Urban Gardens

What makes public transportation even greener? Green roofs! Learn how a father uses Phytokinetic to green-up urban spaces and how he actually did his market research on his 6 and 9 year old children and their friends (major bonus points for involving the kids!) Read the entire article here from Urban Gardens.


Studio G

While my garden generally invokes a more casual, sometimes hap-hazard design, this simple and elegant display caught my eye immediately on Studio G’s blog. Is black the new — black? It sure pops against the boxwoods and moss. Read her entire article showcasing black slats in an outdoor space (perfect for sophisticated privacy) and let me know if it’s a style you like as well.

Who is your favorite blogger? Let me know — I’m always looking to be inspired.


I’m fresh off the road from OFA — an industry education and trade show I hope to be sharing more of in the near future — but HAD TO share with you now the true beauty of the Everlasting hydrangeas. You may remember reading about them from Angela Treadwell-Palmer with Plants Nouveau in a recent blog post. I got to see them in person! Actually touched them! {hmmm…..drooled a bit on them too}.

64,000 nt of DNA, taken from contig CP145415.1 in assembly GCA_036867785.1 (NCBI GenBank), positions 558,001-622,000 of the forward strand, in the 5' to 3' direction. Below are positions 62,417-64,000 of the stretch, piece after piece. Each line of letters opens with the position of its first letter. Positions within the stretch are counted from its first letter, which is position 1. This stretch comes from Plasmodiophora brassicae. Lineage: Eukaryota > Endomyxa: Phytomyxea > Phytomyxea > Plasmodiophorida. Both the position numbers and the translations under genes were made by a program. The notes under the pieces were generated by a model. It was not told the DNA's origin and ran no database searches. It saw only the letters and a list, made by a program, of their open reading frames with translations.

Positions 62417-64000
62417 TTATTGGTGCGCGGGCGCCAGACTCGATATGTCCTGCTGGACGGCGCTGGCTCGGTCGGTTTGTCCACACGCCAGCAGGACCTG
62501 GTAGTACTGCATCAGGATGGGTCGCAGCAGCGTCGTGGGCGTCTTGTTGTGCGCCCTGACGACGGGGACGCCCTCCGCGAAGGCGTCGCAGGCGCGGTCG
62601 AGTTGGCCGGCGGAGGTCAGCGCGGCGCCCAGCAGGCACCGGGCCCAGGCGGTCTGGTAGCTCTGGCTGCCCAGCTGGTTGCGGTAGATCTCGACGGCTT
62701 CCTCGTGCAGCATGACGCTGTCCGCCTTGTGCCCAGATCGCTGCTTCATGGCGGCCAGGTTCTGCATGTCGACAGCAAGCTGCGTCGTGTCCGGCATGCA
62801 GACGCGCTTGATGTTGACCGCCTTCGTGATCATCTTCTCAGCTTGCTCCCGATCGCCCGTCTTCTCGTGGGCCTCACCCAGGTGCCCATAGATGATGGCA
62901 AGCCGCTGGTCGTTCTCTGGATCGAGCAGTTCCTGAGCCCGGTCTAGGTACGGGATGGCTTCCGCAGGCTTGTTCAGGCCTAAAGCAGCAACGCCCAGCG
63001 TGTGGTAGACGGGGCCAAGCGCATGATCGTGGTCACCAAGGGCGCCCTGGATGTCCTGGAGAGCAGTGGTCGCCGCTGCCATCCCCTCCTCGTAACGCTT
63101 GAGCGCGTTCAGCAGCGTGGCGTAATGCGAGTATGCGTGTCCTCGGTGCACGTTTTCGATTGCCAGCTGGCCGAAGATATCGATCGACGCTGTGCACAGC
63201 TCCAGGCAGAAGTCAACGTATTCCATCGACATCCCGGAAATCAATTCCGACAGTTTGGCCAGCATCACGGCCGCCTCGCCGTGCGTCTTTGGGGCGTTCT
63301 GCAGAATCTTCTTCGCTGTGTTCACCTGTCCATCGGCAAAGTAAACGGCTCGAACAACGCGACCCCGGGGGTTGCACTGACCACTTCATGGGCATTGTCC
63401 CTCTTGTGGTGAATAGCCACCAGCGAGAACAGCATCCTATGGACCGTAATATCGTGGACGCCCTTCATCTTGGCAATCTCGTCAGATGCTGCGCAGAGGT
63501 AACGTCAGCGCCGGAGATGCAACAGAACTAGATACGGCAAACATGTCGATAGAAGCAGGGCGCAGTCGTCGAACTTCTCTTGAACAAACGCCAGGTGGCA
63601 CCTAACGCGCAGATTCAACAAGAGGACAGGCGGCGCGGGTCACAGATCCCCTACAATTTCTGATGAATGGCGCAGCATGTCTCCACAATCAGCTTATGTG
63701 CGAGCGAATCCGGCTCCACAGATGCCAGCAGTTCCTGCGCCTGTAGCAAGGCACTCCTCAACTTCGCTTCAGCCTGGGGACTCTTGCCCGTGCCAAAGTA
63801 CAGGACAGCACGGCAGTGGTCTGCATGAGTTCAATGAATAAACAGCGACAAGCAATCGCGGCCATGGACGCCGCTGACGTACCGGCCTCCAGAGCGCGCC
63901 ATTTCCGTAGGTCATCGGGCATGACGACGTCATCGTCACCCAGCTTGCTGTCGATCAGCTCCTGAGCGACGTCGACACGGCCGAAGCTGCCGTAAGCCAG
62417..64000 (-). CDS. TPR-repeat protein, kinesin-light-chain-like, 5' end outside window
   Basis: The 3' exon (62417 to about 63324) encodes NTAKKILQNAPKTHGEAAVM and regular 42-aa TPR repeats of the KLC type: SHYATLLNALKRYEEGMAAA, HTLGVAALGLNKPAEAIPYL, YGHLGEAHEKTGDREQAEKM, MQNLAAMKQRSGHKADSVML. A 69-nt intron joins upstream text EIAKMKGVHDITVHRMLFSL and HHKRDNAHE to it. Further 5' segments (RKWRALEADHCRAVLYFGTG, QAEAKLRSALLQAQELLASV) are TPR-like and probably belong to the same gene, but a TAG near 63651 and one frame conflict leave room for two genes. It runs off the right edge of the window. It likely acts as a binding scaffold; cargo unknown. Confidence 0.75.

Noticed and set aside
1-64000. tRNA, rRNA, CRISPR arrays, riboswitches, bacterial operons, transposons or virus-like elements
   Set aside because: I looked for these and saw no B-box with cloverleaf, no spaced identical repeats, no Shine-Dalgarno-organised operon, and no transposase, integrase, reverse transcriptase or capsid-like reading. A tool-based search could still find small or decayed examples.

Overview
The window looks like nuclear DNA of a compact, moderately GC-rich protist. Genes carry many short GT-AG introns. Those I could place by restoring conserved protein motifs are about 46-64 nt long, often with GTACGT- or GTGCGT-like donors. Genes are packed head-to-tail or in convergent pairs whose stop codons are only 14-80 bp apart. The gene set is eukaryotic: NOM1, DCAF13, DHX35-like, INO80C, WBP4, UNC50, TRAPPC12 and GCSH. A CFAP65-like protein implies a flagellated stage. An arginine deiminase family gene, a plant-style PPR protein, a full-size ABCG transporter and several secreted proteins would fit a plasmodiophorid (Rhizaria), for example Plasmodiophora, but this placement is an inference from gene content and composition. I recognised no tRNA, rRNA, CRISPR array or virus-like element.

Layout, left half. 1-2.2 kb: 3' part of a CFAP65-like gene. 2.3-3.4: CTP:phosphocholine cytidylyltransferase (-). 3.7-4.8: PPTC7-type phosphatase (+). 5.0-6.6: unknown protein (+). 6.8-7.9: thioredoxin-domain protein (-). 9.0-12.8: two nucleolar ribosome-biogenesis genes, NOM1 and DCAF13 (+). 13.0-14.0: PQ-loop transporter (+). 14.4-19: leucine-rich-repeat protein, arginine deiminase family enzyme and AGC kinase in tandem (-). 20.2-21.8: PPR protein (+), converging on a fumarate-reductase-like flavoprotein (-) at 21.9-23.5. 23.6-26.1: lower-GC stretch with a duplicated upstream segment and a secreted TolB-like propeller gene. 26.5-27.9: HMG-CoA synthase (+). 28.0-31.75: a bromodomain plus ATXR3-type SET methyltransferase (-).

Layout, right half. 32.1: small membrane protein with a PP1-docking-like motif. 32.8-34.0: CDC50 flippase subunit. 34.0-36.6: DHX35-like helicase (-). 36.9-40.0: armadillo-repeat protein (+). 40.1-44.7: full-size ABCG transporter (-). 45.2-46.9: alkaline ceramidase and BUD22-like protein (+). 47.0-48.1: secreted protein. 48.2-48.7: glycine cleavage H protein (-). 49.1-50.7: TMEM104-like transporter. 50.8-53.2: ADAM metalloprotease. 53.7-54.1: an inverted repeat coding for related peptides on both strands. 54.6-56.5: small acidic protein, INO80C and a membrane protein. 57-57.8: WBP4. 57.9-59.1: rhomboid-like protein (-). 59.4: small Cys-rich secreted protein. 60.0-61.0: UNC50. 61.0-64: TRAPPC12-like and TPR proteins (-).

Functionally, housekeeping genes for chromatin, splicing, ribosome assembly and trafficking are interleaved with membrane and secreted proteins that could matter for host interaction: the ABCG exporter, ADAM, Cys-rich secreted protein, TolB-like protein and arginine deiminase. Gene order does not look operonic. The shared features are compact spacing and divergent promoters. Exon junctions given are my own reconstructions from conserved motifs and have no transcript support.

You have to see the blooms of the ‘Opal’ Everlasting hydrangea….


These blooms were all on the same plant. THE SAME ‘OPAL’ EVERLASTING HYDRANGEA!! See……!

Gosh, how could you not love that about a plant?!?! The details in the range of colors was phenomenal. Blew me away. Got me thinking how I could stow one away in my carry-on bag at the airport {never did figure that out}.  I’m telling you my fellow plant geeks — this hydrangea is one to try in your garden! Here are its specifics:

Size 3-4′ tall by 3-4′ wide
USDA hardiness Zones 4-9
Sun / Shade full sun to part shade
Soil average garden soil
Moisture moist, but well drained
Disease and Pests none known
Landscape use foundations, cutting gardens, wildlife gardens, borders, foundations, small urban gardens
Uniqueness Strong, sturdy stems support large lavender pink mop head blooms that age to a lovely lime green.
Propagation Methods vegetative cuttings
Date of Introduction 2011
Bloom Time May-June


Click here to pre-order one — or five — for your garden!


Images taken from phone. Please see Plants Nouveau’s website for more images or

PS: Fuel your own hydrangea obsession on Pinterest — check out our board “Hydrangea Varieties” or visit our plant encyclopedia page for hydrangeas.